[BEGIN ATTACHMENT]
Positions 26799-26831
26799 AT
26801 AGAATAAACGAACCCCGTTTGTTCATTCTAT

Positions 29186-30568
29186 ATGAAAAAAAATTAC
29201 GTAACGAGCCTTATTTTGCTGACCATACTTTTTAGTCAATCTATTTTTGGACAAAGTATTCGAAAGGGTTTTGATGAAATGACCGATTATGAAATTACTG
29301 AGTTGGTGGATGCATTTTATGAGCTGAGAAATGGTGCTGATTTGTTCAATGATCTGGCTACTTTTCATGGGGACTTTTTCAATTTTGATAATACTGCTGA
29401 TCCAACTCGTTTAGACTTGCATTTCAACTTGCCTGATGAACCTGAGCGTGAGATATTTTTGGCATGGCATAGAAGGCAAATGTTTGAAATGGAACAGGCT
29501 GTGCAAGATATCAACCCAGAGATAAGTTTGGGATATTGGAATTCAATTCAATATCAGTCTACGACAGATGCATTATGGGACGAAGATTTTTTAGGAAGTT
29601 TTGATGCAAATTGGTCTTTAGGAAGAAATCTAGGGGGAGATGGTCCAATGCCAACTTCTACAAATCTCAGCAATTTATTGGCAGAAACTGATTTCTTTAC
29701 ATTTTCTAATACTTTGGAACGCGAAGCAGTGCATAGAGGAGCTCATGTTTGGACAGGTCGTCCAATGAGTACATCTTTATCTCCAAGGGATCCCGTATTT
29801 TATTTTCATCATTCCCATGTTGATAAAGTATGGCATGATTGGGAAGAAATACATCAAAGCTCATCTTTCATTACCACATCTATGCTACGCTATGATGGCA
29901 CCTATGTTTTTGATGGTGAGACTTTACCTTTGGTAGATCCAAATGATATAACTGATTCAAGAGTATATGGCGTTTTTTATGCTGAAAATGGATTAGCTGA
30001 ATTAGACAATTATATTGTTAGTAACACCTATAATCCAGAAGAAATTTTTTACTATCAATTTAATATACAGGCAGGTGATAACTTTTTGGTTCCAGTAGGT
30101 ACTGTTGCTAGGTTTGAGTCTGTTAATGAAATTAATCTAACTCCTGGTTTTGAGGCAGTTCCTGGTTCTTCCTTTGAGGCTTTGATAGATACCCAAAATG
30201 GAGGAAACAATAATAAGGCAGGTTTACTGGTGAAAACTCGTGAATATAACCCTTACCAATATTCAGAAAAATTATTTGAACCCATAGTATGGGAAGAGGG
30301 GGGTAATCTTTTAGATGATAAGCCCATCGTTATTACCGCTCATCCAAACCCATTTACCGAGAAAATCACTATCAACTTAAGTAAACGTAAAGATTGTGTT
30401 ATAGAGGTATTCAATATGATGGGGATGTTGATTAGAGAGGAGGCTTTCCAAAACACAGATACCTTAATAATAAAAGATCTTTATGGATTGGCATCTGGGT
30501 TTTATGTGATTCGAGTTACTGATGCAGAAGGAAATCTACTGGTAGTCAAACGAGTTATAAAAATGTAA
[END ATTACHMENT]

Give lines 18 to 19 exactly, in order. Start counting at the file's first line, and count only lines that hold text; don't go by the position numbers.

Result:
30401 ATAGAGGTATTCAATATGATGGGGATGTTGATTAGAGAGGAGGCTTTCCAAAACACAGATACCTTAATAATAAAAGATCTTTATGGATTGGCATCTGGGT
30501 TTTATGTGATTCGAGTTACTGATGCAGAAGGAAATCTACTGGTAGTCAAACGAGTTATAAAAATGTAA